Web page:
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Greece: The Wine Word in Greek

Posted: Wednesday, 26 October 2016 13:26


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Greece: The Wine Word in Greek

Oct 26: Greece had not been making quality wines till a few years ago but now several small size wineries have come up with high quality as the objective and with so many local interesting grapes available, they are ready to find their place on the international shelves, writes Dan Traucki who attended a Masterclass by Yiannis Karakasis MW, where he could taste wines from 20 Greek wineries and came out as a fan of the Greek wines

Click For Large ViewThose lucky enough to enjoy a holiday in Greece or on any one of the dozens of Greek islands scattered around the Aegean Sea, know that wines of Greece are now excellent. Especially the whites are a perfect match for the Greek sun-filled lifestyle and their delicious cuisine. For the rest, Greek wine is still a mystery, with hard to pronounce names and unknown grape varieties. This is a shame as they make some sensational wines that we should be enjoying as they suit our lifestyle.

Over the last two years a concerted effort has been made to educate the Australian wine trade into understanding Greek wines so that they in turn can educate Australian wine drinkers into the joys of Greek wines.

In June this year, a Greek wine trade roadshow was conducted in Sydney, Melbourne and Adelaide, "New Wines of Greece Roadshow and Masterclasses".The wines of 20 Greek wineries were on taste and Master of Wine, Yiannis Karakasis MW, one of the only two MW's in the Balkans and Southeast Europe conducted a series of four masterclasses on Greek wines.

The first and fourth master classes were a vinous overview of Greek wines.They covered the regions from north to south, encompassing quite a number of native varieties, both red and white, to show the diversity of style from the different microclimates.

Click For Large ViewThe second masterclass was all about Assyrtiko, their superstar native textural white variety. It has great structure and density creating a powerful wine with high alcohol and acidity which are beautifully in balance, making it a very crisp and classy wine.

Assyrtiko is indigenous to the island of Santorini, which has a unique grape growing environment. The island is an extinct volcano that is comprised totally of volcanic soil, is wind swept by the hot Aegean winds and is very steep sided. Great examples of the wines from this amazing island included:

Gaia Wines Thalassitis 2015 Assyrtiko – complex with great depth of flavour. Made from some of the oldest living grape vines on the planet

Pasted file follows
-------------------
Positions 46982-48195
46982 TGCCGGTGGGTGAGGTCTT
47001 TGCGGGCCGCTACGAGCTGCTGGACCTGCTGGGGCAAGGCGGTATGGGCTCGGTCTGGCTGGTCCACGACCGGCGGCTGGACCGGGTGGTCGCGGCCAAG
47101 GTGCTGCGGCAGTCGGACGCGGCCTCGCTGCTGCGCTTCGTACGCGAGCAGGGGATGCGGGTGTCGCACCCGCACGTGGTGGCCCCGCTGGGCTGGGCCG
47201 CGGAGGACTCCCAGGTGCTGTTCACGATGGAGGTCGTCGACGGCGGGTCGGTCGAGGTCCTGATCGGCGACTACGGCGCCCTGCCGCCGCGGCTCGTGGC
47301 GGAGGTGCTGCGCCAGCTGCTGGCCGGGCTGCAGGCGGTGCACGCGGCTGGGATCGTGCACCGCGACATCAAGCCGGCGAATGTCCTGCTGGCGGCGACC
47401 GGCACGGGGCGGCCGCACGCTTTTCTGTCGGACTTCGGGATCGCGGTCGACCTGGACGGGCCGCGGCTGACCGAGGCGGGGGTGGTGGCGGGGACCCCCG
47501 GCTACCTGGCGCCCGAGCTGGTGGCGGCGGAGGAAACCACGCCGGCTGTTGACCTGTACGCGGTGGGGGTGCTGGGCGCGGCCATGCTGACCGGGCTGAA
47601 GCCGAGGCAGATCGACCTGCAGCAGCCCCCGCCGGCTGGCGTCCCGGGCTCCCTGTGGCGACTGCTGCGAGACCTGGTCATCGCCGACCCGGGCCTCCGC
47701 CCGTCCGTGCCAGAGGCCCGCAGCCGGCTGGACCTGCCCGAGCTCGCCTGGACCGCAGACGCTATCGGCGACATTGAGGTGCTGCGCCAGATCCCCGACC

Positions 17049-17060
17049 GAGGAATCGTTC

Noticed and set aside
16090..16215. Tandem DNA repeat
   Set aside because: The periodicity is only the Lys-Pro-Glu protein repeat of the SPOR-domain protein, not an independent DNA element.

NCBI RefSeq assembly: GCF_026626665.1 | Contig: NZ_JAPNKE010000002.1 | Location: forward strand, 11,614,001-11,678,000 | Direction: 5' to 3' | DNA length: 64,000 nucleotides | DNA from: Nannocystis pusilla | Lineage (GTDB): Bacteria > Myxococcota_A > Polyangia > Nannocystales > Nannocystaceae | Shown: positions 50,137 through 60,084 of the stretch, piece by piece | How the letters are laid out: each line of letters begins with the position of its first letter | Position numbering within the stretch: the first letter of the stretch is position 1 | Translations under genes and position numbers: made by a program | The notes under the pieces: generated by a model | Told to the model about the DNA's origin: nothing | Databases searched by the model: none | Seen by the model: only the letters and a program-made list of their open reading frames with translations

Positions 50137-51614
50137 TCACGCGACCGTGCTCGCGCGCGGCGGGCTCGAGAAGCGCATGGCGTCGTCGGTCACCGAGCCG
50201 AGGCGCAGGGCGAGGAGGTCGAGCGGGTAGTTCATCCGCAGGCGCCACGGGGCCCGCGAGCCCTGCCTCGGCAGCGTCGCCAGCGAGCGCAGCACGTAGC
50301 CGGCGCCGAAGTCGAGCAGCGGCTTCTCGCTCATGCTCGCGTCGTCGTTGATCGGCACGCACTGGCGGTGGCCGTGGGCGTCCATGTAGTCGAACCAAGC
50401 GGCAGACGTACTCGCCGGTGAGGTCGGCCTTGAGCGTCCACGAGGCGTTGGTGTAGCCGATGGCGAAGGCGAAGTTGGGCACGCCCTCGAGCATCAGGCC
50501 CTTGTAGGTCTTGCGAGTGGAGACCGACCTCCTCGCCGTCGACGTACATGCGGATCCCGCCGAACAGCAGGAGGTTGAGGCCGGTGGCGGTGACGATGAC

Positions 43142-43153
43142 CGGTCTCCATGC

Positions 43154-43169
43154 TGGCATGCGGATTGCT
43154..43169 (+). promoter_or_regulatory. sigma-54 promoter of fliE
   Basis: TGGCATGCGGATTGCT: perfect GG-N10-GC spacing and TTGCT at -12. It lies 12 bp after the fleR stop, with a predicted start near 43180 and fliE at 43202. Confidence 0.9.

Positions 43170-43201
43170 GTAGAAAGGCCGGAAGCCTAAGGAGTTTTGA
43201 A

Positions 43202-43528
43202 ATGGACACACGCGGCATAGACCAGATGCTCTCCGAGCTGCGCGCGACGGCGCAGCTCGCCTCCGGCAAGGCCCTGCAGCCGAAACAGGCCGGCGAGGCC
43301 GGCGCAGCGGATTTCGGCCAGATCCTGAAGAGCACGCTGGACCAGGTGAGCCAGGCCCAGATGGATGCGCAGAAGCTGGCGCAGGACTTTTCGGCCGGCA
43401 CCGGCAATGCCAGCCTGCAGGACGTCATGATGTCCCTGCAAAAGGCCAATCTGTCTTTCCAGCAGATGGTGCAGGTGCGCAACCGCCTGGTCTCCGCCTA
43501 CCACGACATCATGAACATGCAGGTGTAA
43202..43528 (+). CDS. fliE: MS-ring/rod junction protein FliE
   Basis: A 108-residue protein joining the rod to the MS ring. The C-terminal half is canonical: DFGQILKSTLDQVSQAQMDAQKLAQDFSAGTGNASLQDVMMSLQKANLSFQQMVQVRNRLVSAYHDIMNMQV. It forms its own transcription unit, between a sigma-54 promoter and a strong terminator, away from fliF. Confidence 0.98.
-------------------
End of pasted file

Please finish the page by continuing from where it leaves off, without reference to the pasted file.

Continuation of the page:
Argyros Estate 2015 Assyrtiko – Lovely minerality, multi-layered fruit, classy and elegant

Santo Wines 2015 Nykteri (night harvest) – complex, rounder, bigger and slightly softer less acidic

Domaine Sigalas 2009 Barrel Fermented – lovely, light golden colour, stone fruits on the nose, smooth, well rounded, with a hint of saltiness on the finish. A great food wine!

Spreading of Assyrtiko

In the latter half of last century as its popularity grew Santorini’s Assyrtiko spread to other wine growing areas of Greece. Today it is grown right across Greece. Examples from other areas tasted included:

Domaine Hatzimichalis 2015 Alepotrypa (from Atalanti)– not quite as crisp as the Santorini examples, just a little bit broader but delicious.

Click For Large ViewDomaine Porto Carras 2015 (from Halkidiki)–this wine had been matured on lees in oak for six months and was very tactile and elegant.

From the region of Drama came Domaine Costa Lazaridi 2015, Chateau Juliaand Ktima Pavlidis 2015 Emphasis, both excellent wines with slightly higher pH than those from Santorini, which was explained by the fact that they are grown in clay soils rather than on volcanic soils.

Assyrtiko in Australia

The one wine in this bracket that was totally out of left-field was Jim Barry 2016 Clare Valley Assyrtiko. This is the only Assyrtiko (or any other native Greek variety) produced in Australia thus far.  A few years ago Peter Barry holidayed on Santorini and fell in love with the Assyrtiko wines he tasted. He brought some cuttings back home, and after the usual trials and tribulations with AQIS, finally got a handful of cuttings back. From there they have been steadily increasing the production and next year they hope to have sufficient volume to be able to release the wine commercially. Keep an eye out for it because it is superb. A clean, precise, “Riesling-esque” wine which is just a tad less acidic/crisp than the Santorini Assyrtiko. A stellar start for the variety here in Australia.

The third masterclass was “The Rising Stars: Emerging Greek Varietals” which covered 10 rising varieties, that most people in the southern hemisphere would not have heard of. Starting with the white variety Vidiano which is tipped to be the next “big thing” in Greek white wines after Assyrtiko:

Vidiano 2015 from Alexakis Winery was an outstanding wine with great sweet peas and apricot aromas, crisp, delicious and fruitier than Assyrtiko but still steely and crisp. This wine has been rated at 92 points by Robert Parker. Vidiano comes from the island of Crete and its wines are best described as Viognier-like in style.